Monthly Archives: June 2012

My Craftsy Classes are Live!

I’m really happy to be able to tell you that my two craftsy classes are now live!

The first class is Celtic Cables and it will work you through how to work cables and read cable charts.  In addition to this you’ll get the exclusive Portulaca Cardigan that was designed just for this class.  The class is set up like a full cardigan knit along (KAL) working you first through measuring yourself and choosing the perfect size.  Then helping you decide if there are any small adjustments you’d need to make for your body size.  From there we’ll work through every step of the cardigan, swatching, casting on, working the body, sleeves and then joining it all together for the yoke.

If you’ve never incorporated cables in garment knitting this is a great introduction or perhaps this is your first cardigan?  The class is nicely set up for helping knitters along – you watch the video and then you can ask me and your fellow knitter questions.  You can also jump in and help other knitters out if you’ve got answers or suggestions for them.  All projects that knitters are working on can be linked to the class so you can see what other knitters are doing in the class as well.

The second class is actually a free class on Short Rows.  As many of you probably know already I’m fairly fond of short rows.  There are many, many ways of working short rows and in this class I talk about a few different ways of working them.  But more importantly I talk about how to break a short row down so you can see exactly how it works and what you’re trying to do with it.  This can make a lot more sense of short rows!  The final two classes cover different things you can do with short rows.  We look at shoulder slopes and set in sleeves using short rows as well as creating short row bust shaping.  Now do be aware that as this is a free class I won’t have any interaction in the class.  You can still talk with other knitters in the comments though and discuss how you’re using short rows in your projects.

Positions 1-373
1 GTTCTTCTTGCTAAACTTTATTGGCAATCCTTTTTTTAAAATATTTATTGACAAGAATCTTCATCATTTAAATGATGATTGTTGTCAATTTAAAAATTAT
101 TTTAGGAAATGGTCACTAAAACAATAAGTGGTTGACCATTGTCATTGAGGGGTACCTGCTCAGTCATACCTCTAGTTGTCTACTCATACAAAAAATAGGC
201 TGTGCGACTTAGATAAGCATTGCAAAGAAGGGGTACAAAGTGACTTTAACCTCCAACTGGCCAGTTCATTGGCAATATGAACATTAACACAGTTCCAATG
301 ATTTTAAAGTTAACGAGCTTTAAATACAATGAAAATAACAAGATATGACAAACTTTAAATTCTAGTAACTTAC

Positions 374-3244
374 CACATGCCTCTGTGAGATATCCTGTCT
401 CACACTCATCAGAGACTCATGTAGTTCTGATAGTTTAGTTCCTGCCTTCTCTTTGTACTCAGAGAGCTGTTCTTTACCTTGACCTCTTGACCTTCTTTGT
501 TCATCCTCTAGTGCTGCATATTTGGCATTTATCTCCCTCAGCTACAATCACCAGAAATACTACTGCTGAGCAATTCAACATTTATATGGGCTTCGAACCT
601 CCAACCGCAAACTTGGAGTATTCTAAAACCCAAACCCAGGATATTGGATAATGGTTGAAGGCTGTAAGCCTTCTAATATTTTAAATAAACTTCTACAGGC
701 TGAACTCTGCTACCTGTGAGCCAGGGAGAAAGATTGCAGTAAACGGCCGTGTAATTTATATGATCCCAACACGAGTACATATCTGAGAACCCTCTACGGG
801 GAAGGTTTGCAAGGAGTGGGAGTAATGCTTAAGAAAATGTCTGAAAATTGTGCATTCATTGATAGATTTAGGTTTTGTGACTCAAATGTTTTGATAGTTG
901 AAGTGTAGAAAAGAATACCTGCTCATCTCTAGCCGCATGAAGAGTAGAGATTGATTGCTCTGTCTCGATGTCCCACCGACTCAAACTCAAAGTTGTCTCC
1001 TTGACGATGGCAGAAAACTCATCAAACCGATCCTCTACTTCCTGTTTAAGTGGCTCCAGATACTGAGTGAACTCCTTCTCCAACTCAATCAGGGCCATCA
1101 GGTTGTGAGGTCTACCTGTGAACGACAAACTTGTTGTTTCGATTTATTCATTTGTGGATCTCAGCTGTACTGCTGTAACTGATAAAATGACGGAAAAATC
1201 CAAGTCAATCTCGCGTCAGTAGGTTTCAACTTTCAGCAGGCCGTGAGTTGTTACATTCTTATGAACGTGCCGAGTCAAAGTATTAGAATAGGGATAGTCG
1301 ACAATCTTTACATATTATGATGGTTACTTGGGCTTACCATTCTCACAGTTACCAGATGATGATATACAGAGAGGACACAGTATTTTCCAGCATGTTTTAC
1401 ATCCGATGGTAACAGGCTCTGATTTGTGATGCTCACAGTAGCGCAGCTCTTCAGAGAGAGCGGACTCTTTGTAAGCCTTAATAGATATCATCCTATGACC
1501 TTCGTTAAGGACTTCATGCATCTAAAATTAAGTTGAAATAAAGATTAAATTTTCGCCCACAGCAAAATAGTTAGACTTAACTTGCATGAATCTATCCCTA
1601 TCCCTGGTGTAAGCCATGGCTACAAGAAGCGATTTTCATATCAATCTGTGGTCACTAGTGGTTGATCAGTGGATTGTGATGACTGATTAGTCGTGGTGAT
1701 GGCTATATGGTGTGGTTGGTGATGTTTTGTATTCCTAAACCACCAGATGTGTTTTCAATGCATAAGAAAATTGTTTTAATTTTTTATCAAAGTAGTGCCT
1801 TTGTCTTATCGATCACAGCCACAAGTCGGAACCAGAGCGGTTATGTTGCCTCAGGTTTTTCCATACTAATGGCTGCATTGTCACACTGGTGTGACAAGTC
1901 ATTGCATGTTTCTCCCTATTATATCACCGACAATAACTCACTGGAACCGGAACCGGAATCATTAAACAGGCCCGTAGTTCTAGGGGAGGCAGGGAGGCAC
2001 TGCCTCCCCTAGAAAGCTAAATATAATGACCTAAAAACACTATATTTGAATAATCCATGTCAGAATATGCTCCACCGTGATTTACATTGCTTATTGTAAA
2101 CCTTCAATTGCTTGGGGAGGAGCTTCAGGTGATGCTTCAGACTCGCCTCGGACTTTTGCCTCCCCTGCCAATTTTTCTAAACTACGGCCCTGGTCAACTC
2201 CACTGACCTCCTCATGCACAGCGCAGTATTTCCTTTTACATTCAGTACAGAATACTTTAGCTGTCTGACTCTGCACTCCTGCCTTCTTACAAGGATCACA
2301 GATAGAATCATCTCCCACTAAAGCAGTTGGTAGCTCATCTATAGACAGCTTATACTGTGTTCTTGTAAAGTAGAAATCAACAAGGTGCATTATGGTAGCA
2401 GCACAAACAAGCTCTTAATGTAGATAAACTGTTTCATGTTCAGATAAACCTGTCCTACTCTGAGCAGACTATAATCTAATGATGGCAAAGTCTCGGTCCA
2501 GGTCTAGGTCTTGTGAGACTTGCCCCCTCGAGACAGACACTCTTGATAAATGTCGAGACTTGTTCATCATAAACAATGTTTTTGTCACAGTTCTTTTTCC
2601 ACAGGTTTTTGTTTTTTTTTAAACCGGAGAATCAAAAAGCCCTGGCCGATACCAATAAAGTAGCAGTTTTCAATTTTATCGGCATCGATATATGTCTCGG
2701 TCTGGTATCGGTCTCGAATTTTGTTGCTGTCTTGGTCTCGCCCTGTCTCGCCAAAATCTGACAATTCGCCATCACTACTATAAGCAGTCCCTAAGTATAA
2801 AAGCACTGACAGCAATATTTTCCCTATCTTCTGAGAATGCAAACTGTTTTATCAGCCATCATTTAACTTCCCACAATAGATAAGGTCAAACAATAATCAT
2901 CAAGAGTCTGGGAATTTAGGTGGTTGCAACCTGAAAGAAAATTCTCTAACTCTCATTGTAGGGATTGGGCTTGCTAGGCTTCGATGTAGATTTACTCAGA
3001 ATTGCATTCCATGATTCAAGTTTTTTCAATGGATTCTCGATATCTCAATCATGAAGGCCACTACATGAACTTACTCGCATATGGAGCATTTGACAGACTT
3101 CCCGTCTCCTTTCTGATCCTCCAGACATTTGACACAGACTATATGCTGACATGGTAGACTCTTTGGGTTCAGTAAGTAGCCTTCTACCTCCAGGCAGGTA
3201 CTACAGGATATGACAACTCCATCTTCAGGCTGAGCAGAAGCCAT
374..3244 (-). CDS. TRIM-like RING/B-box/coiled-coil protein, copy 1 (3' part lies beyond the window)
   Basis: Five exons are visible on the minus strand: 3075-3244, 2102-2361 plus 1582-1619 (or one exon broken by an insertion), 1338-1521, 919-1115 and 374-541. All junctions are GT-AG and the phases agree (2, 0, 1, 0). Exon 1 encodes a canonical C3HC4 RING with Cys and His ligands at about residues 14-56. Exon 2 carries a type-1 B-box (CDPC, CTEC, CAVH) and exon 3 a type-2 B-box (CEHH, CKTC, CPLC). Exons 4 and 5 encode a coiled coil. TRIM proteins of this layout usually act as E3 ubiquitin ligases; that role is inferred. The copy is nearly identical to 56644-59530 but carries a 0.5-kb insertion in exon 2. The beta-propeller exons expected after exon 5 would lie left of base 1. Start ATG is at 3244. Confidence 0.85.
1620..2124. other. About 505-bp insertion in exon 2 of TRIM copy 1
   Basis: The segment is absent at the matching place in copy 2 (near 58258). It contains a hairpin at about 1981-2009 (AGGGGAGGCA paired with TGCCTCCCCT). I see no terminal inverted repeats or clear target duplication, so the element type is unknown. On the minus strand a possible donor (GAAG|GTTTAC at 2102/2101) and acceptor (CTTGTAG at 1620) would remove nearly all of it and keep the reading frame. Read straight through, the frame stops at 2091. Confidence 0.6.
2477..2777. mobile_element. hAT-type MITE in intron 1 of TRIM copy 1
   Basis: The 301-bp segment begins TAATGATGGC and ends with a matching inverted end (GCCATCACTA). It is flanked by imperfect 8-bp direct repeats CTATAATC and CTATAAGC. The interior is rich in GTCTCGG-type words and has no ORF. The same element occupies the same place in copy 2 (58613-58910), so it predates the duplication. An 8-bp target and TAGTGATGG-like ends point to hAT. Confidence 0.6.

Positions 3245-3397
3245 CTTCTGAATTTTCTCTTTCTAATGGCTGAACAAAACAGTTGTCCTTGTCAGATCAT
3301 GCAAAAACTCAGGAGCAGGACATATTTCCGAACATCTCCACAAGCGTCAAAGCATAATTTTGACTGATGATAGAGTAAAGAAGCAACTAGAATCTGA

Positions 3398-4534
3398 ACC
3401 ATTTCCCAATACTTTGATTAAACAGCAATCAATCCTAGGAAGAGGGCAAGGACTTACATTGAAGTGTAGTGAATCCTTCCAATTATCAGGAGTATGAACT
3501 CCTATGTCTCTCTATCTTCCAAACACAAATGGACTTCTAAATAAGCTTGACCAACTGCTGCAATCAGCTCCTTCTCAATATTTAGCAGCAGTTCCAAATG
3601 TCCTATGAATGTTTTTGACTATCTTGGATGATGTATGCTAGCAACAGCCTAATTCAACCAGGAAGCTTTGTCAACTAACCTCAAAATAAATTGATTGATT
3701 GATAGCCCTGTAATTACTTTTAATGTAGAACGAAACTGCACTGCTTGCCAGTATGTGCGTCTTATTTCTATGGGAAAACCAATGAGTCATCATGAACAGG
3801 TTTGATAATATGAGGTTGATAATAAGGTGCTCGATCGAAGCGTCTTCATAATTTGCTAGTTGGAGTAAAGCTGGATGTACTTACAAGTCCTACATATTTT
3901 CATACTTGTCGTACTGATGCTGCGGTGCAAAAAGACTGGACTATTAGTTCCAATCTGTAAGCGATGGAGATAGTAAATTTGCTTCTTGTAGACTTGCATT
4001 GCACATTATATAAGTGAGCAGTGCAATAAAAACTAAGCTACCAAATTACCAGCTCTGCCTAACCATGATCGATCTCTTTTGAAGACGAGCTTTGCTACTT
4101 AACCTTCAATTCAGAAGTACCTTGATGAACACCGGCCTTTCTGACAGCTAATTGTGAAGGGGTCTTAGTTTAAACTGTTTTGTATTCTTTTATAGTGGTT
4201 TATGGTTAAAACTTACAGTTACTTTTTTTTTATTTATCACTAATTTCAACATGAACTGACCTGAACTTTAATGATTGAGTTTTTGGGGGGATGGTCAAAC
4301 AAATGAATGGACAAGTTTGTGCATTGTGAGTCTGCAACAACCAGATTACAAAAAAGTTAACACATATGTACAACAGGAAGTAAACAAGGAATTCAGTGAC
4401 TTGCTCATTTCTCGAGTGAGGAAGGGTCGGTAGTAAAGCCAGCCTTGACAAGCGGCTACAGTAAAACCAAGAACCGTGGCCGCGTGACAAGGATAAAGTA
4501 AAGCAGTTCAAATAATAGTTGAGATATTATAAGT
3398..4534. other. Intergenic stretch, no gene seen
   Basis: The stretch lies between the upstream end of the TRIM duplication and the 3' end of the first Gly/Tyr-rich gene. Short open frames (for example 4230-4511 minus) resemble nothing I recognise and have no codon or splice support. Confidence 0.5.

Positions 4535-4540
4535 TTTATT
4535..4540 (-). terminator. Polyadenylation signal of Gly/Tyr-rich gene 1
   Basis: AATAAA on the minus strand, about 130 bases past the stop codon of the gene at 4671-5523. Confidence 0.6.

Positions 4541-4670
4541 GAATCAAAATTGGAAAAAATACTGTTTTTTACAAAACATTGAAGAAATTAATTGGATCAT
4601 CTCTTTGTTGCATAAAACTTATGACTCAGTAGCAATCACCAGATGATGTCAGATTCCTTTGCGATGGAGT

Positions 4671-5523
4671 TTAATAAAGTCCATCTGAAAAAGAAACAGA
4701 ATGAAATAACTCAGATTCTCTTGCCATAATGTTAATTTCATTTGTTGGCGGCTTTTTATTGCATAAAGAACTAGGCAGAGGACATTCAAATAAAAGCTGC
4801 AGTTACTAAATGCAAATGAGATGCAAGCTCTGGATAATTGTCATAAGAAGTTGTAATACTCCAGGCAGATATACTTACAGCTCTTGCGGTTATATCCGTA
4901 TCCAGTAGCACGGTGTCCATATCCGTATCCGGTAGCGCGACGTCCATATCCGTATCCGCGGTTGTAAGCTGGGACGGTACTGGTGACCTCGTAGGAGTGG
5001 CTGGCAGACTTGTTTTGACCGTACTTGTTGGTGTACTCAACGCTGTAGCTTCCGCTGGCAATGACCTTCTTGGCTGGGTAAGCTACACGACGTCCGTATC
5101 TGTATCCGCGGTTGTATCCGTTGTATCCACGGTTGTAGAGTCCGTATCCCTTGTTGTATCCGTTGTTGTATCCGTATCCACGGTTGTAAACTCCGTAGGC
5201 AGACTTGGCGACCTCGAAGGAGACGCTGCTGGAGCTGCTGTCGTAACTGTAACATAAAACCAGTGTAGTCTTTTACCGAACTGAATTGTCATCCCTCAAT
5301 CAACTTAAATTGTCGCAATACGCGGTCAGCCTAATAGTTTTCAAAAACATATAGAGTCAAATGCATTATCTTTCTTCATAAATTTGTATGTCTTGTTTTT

Ravi Short Rows in Garter Stitch

I’m putting together a quick blog post for all my Ravi Knitters out there.

There are a lot of questions about how to work the short rows.
Any method you want to use that you get the desired results is just fine.